Published on:

Arrests of Young People

Almost every week in my criminal defense practice, I meet young men and women (and their anxious parents) who come to see me because they have been arrested. Usually, the charges are a direct result of poor judgment. Interestingly, many of these young clients are college and university students, frequently earning high grades and scholarships.

The arrests are particularly serious for young people, many of whom find that they have jeopardized everything – their ability to remain in school, scholarships and their futures. Depending on the charges and the results of their cases, they may fail to be accepted at graduate schools and will most certainly be faced with questions about the arrest and disposition of their cases when applying to regulatory agencies in virtually any profession (i.e., the Bar, medical boards, licensing agencies – state and Federal – healthcare, real estate, insurance, banking, finance, law enforcement, pilots, teaching – to name a few). 

I have represented students who were initially denied admission to the Bar and to other professions for having cheated in college; for a series of traffic violations (not only the more serious traffic related charges such a DUI or reckless driving); suspension from college for drug possession (including possession of a small amount of marijuana or illegal possession of prescription medication to “help alertness for studying and concentration”).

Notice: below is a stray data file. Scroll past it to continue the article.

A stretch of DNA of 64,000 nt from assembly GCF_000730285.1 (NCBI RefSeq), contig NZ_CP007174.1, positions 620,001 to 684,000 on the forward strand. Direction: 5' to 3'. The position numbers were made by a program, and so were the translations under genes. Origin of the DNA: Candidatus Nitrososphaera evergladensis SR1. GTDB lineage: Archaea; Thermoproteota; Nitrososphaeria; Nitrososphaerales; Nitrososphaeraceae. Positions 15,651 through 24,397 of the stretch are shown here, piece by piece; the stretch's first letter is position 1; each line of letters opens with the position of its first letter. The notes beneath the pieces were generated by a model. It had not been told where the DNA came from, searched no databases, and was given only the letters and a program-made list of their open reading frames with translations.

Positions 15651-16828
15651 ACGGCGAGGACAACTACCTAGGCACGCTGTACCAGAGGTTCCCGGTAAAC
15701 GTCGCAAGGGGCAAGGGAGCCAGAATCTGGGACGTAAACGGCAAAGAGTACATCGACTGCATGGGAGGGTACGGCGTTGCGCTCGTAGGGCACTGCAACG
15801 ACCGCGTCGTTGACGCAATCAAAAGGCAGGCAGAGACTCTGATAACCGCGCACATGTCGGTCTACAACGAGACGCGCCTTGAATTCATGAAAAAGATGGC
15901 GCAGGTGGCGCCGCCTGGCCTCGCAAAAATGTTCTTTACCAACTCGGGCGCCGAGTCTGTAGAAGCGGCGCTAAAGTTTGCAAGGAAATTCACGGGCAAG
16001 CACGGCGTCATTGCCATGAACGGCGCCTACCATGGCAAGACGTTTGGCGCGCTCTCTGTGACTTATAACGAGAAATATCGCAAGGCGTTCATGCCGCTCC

Stupidity is a common cause of young people being arrested. I have represented many good kids who were arrested for vehicular manslaughter, urinating in public, fighting in clubs, using drugs in public restrooms, having sex in public areas, jumping on baggage conveyor belts at airports, unlicensed carrying of concealed weapons (usually ill concealed), for smoking marijuana in vehicles, college dorms, fraternity houses, on beaches, or at construction sites; and for “smarting off” to police officers – most of whom are all too eager to arrest anyone who fails to show them the respect they think they deserve.

I have represented kids who were arrested for stealing from department stores, convenience stores, friends’ homes; for using stolen credit cards; using fake ID’s (including driver licenses) to gain admission into nightclubs; having drugs when they were screened at airports; wearing “brass knuckle” belt buckles and belt buckles with knives in them; for public drunkenness; causing disturbances on airplanes;  “running” toll booths; for graffiti; keying cars; for posting nude photos of fellow students on the Internet – and on and on…

After forty years of doing my best to “save” students and young people from the dire, often permanent consequences of being arrested, I urge them, including my five children, to stay away from trouble.

Use good judgment. Resist the temptation to “go along” with friends who are exercising less than mature, good sense. Nothing good happens in the early morning hours in nightclubs and on the street.  Be mindful about your future and ask yourself if the risk of an arrest is worth the conduct you are contemplating.

Jeff Weiner